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Meet Joseph Turevsky, who brought to the editorial board interesting materials about anti-Semitism in the Soviet Union at the governmental level. 

This theme is, of course, far from new. But it did not become less painful for us over time. I will quote from work of the historian, Professor Gennady Vasilyevich Kostyrchenko. "In the Captivity of the Red Pharaoh". The material is especially poignant because its author is not Jewish.

"The state anti-Semitism that was gaining strength manifested itself not only in the form of personnel limitations (restrictions on employment), but also in the propaganda sphere. For example, in January 1942, the Bolshevik Journal published an article by the Deputy Chairman of the Presidium of the Supreme Soviet of the USSR, AE Badaev, in which this old Bolshevik, quoting Stalin's words earlier, that '... the friendship of the peoples of the USSR is a great and serious conquest,' cited statistics of the national composition of servicemen awarded with military orders and medals. Pointing out separately how many such were among the Russians, Ukrainians, Byelorussians, etc. At the very end of the list, he lists all the other nationalities without figures, whose representatives received awards for a year and a half of the war, after the Buryats, Circassians, Khakass, Avars, Kumyks, Yakuts, and Jews. There was a clear desire to belittle the contribution of Jews into the armed struggle against the enemy.

After all, according to the data of the Main Directorate of Personnel of the USSR People's Commissariat of Defense on January 15, 1943, Jews were on the fourth place in terms of the number of people awarded (6,767 people) after Russians (181,178 people), Ukrainians (44,344 people), Belarusians (7,210 people) . Moreover, six months later on June 1, 1943, Jews outstripped Belarusians and reached the third place (although there were fewer Jews in the USSR than Belarusians).

Outraged by this disparaging attitude to the merits of the whole people, the leaders of the Jewish Anti-Fascist Committee, S. Mihoels and S. Epshtein, April 2, 1943 a note to the Secretary of the CPSU Central Committee, the head of the Sovinformbureau, Shcherbakov. In their opinion, such distorted information could be picked up by "Hitler agents" spreading malicious rumors that "the Jews are not at war." However, the demarche of the offended community leaders of Soviet Jewry, as might be expected, had no consequences. Like a similar message, the letter, without having had time to enter the Central Committee, was immediately sent by Shcherbakov to the archive."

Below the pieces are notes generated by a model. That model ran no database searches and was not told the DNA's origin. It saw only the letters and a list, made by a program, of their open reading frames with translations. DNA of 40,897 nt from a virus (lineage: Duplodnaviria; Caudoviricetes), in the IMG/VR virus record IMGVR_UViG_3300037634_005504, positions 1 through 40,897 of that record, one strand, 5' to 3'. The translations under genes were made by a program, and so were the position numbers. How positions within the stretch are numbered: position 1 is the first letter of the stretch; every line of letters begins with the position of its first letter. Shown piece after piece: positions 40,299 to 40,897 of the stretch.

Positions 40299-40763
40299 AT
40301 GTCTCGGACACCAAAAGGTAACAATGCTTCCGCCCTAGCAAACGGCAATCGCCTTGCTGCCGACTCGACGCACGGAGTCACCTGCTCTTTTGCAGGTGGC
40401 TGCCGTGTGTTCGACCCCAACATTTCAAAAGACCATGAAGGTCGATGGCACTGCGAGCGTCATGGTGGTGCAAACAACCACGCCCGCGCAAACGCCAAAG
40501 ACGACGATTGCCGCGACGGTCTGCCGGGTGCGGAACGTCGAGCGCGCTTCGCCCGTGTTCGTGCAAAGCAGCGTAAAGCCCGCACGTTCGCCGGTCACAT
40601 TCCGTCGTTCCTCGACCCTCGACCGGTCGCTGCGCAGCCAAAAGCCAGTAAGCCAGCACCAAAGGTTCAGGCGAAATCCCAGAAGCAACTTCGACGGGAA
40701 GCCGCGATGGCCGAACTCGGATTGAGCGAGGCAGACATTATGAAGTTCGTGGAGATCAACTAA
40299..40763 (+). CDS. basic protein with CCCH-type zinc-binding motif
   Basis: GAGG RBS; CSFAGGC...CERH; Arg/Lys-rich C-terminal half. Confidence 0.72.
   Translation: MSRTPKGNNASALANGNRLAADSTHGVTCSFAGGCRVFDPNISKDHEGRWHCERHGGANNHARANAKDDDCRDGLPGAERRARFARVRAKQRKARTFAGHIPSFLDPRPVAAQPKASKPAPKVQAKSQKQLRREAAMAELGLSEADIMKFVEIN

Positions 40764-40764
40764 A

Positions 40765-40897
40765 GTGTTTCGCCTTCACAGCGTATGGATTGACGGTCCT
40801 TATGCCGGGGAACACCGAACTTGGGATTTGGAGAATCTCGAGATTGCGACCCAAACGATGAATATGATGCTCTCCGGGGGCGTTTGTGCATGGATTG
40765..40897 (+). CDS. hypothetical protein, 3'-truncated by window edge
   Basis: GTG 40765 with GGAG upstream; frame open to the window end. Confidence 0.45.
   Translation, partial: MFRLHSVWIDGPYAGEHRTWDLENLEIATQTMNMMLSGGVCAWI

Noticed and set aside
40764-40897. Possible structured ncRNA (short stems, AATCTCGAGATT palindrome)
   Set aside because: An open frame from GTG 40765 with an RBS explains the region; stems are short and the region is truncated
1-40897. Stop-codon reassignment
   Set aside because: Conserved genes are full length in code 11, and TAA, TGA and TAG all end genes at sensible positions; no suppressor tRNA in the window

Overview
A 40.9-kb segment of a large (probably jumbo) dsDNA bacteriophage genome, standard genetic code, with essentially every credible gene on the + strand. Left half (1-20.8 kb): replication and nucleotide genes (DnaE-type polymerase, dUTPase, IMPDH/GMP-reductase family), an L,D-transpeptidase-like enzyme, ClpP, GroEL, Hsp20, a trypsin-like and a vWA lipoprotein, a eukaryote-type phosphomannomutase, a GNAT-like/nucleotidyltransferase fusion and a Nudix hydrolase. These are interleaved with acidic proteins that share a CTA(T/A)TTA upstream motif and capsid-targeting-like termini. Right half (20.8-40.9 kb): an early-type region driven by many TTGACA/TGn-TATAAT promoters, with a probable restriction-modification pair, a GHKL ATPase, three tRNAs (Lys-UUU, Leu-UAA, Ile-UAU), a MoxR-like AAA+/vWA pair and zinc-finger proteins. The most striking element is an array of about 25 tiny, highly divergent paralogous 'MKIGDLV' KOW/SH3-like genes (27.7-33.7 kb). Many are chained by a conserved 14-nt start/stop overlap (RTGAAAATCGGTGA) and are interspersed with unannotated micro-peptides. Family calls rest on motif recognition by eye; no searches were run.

The author of the above-mentioned book-monograph on all the facts cited by him gives references to archival materials, including the Russian Center for the Storage and Study of Documents of Contemporary History until 1991, the Central Party Archives of the Institute of Marxism-Leninism under the CPSU Central Committee.

This was the state policy of anti-Semitism in, glory to G‑d, the disappeared country. I want to end a funny episode in a way. In the thirties of the last century, the Magnitogorsk Iron and Steel Works was built in the Urals, popularly known simply as a "magnet". The people went there a lot, including Jews (and how else, we always seem to have something to do with it). A famous writer and famous journalist Ilya Ehrenburg wrote about this huge building (Hitler promised to hang him among the first after he defeated the USSR). After the delivery of the Ehrenburg manuscript, the editor-in-chief summoned and, among other remarks, pointed to a large number of the names of "non-indigenous nationalities" mentioned in the book, that is, Jewish ones, and recommended to reduce them. To which Ilya Ehrenburg reacted with the question: "What should I do with the name on the cover of the book?"